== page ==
Fenix CL26R camping light | Expert Review by Koen van der Jagt
As I am writing this review summer is really starting to kick in. Time to go out with your bicycle, caravan or camper or by foot. Or simply time to stay at home in the garden. A couple of years ago I introduced you to a great travelling companion in one of my previous reviews: the Fenix CL25R. Unfortunately this winner is no longer sold. However, it got a suitable successor with the obvious name of CL26R. Knivesandtools once again gave me the honour of introducing the youngest member of the Fenix 'camping-line'. In this short review I will show you what this versatile lantern can do, of course with the help of many photos.
The CL26R is wrapped in nice cardboard box with a viewing window to make sure potential buyers can see the light in advance. The including parts and the manual and warranty card are hidden in the bottom part of the box. The light comes with a 18650 battery, charging cable, spare o-ring and an attachment ring to attach the light to your bunch of keys. Fenix assumes that everyone owns a plug for the charging cable. Would have been practical if it had been included, because many users never pay attention to the amperage of a charger and because it is still important. But nothing to complain otherwise, we are good to go. Here you can also find the contents of the box.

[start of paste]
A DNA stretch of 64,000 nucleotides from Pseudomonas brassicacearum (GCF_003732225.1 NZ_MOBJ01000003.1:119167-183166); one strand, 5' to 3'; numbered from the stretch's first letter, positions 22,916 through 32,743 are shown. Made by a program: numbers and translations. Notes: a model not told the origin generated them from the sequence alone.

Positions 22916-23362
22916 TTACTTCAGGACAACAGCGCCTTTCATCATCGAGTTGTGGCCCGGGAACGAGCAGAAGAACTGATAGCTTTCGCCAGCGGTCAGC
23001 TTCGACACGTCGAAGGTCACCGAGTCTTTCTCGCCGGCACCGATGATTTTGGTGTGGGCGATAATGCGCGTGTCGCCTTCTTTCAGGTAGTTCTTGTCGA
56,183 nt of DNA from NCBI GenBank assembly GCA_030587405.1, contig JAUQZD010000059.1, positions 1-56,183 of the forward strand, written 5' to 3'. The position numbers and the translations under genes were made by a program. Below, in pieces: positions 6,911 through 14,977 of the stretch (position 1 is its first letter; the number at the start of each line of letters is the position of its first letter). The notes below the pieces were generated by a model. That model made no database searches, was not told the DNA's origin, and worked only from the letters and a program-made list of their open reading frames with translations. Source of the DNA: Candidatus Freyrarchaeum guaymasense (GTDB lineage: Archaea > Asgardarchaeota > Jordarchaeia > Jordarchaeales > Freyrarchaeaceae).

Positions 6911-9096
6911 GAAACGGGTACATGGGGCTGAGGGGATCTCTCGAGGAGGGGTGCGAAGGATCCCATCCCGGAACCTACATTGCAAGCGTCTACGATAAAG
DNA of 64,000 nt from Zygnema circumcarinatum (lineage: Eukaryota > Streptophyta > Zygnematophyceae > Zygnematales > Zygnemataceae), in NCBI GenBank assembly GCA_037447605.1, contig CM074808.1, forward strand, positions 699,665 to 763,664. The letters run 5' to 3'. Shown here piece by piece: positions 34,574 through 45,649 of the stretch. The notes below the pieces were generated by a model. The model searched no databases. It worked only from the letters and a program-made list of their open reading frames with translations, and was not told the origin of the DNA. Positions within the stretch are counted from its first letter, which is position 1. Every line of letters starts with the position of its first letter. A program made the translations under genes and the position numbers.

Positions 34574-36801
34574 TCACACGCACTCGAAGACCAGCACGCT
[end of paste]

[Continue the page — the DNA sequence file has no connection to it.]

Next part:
In comparison to its predecessor the CL26R appears to have shrunk, also visually. This is mostly due to the fact that the CL26R is more rounded; the light does not have any protruding edges, but does have a smaller diameter. As such the CL26R fits even better in your coat pocket. Despite the fact that the light feels 'smoother' than the CL25R it won't roll away as easily when it is placed on its side. This is due to the position of the charging port and the switch which are both located on the sides. The light is mostly made from polycarbonate, with only one metal part, like the hook to hang it and the screw thread for the tripod mount. The material is incredibly decent and not that sensitive to scratches. The CL26R even survived after the crew of Knivesandtools drove over it with a car! So the construction quality is just fine. Despite the fact that the design looks very austere I think it looks great and more contemporary than the older model. The seams nicely fit, there are no sharp edges and the lettering is nice and straight. On top of the light you can find the mount for a tripod or, for instance, a gorilla-pod; thanks to this screw thread the attachment options of the CL26R are almost endless. Here you will also find the hook you can use to hang the light, even though I do find it a little small. If you want to hang the light from an overhanging branch it is best if you use a lanyard or a large split ring in combination with the hook. On the side you can find the micro-USB port to charge the light that is covered with rubber to make sure it is protected from dirt and water. Even though USB-c is also gaining in popularity this port will do just fine.